X-Men: First Class (2011)
★★★ / ★★★★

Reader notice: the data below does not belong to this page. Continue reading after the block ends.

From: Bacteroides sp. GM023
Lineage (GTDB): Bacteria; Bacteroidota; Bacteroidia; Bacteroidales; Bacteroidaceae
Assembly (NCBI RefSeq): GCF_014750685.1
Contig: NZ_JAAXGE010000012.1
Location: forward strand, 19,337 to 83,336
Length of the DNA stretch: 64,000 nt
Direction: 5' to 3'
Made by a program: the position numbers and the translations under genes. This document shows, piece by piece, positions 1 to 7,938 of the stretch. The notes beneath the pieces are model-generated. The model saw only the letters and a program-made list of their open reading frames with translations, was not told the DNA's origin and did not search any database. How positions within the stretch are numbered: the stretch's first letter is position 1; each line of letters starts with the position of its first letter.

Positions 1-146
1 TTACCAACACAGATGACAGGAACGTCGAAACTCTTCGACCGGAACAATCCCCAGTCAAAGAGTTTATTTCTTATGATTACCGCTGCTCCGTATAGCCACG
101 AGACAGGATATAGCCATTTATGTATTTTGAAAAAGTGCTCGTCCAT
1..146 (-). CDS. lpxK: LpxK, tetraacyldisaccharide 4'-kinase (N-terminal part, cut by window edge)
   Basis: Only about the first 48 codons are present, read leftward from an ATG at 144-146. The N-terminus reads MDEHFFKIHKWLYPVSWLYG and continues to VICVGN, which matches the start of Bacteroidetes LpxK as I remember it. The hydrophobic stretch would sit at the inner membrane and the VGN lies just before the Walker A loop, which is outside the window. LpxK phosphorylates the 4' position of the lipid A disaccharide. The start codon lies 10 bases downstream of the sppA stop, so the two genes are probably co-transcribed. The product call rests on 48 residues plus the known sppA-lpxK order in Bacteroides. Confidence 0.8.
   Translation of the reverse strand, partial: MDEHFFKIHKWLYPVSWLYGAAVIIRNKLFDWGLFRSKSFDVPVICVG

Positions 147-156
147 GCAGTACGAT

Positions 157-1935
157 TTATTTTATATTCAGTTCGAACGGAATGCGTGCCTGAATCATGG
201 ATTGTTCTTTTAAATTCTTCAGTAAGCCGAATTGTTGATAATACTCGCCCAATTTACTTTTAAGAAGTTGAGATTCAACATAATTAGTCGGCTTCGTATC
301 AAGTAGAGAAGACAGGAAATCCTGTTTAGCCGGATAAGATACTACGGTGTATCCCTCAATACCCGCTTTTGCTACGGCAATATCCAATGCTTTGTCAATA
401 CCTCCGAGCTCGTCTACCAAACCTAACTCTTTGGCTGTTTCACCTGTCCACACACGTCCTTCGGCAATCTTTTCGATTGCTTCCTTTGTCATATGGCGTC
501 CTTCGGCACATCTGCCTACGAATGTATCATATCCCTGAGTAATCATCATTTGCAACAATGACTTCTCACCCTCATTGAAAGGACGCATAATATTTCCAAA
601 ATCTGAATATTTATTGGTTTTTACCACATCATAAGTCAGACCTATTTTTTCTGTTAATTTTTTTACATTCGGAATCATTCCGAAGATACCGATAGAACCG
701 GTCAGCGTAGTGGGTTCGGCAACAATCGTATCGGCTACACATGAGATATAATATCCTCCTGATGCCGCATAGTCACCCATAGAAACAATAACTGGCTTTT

A spy for the CIA, Moira MacTaggert (Rose Byrne), had been tracking Sebastian Shaw’s (Kevin Bacon) activities for quite some time. Initially unknown to her, he was a mutant and it was his goal to start World War III between the United States and the Soviet Union. He believed that by having the world’s superpowers obliterate one another, Mutants could finally rise and rule. Shaw was also the man who murdered the mother of Erik Lehnsherr, future Magneto, during the Nazis’ evil rule in Germany. Through rage and other negative emotions, he trained Erik to control his ability. Fast-forward to the 1960s, Erik (Michael Fassbender) hunted the men responsible for his terrible past. Shaw was the final man on his death list. Directed by Matthew Vaughn, I found “X-Men: First Class” to be admirable not because of its action sequences but because its attention was largely on its story. It focused on the complicated relationship between Erik and Charles Xavier (James McAvoy). The former favored violence while the other valued diplomacy. We learned that Raven (Jennifer Lawrence), also known as Mystique, were childhood friends and how her loyalty shifted over the course of their friendship. We also met Professor X’s first students: the intellectual Hank McCoy/Beast (Nicholas Hoult), the timid Sean Cassidy/Banshee (Caleb Landry Jones), the assured Armando Muñoz/Darwin (Edu Gathegi), and pretty boy Alex Summers/Havok (Lucas Till). The cast had great chemistry, especially Fassbender and McAvoy, but I wish the younger actors were given more screen time. The film would have been more fun and exciting if the politics wasn’t always at the forefront. I thought it was wonderful that the screenplay treated us like intelligent audiences by choosing a specific time to establish the parallels and eventual divide in Magneto and Professor X’s beliefs and ethics. But I have to admit that the picture had a certain energy that made me smile with scenes in which the students showed each other their powers and did a bit of destruction while being held by the CIA. Those parts made me realize that maybe it was taking itself too seriously. There were moments of humor dispersed throughout but it needed more to allow the material to breathe. Perhaps two or three grand speeches by Magneto should have been left on the cutting room floor. Furthermore, I’ve heard a lot of negative feedback involving January Jones’ performance as Emma Frost, one of Shaw’s most loyal henchmen, a telepath and whose skin could turn into diamonds. While I thought her acting wasn’t great, I didn’t think she was terrible or distracting. The way I saw her character was she grew up pretty and privileged, though not exactly intelligent despite being able to read minds, and so she was apathetic to the politics around her. To me, all she cared about was being Shaw’s trophy. With some girls, it’s enough for them to have a guy next to them. I want more superhero movies like “X-Men: First Class” because it was clear that it had ambition. Although its tone was vastly different from its predecessors, it made itself an important piece of the package.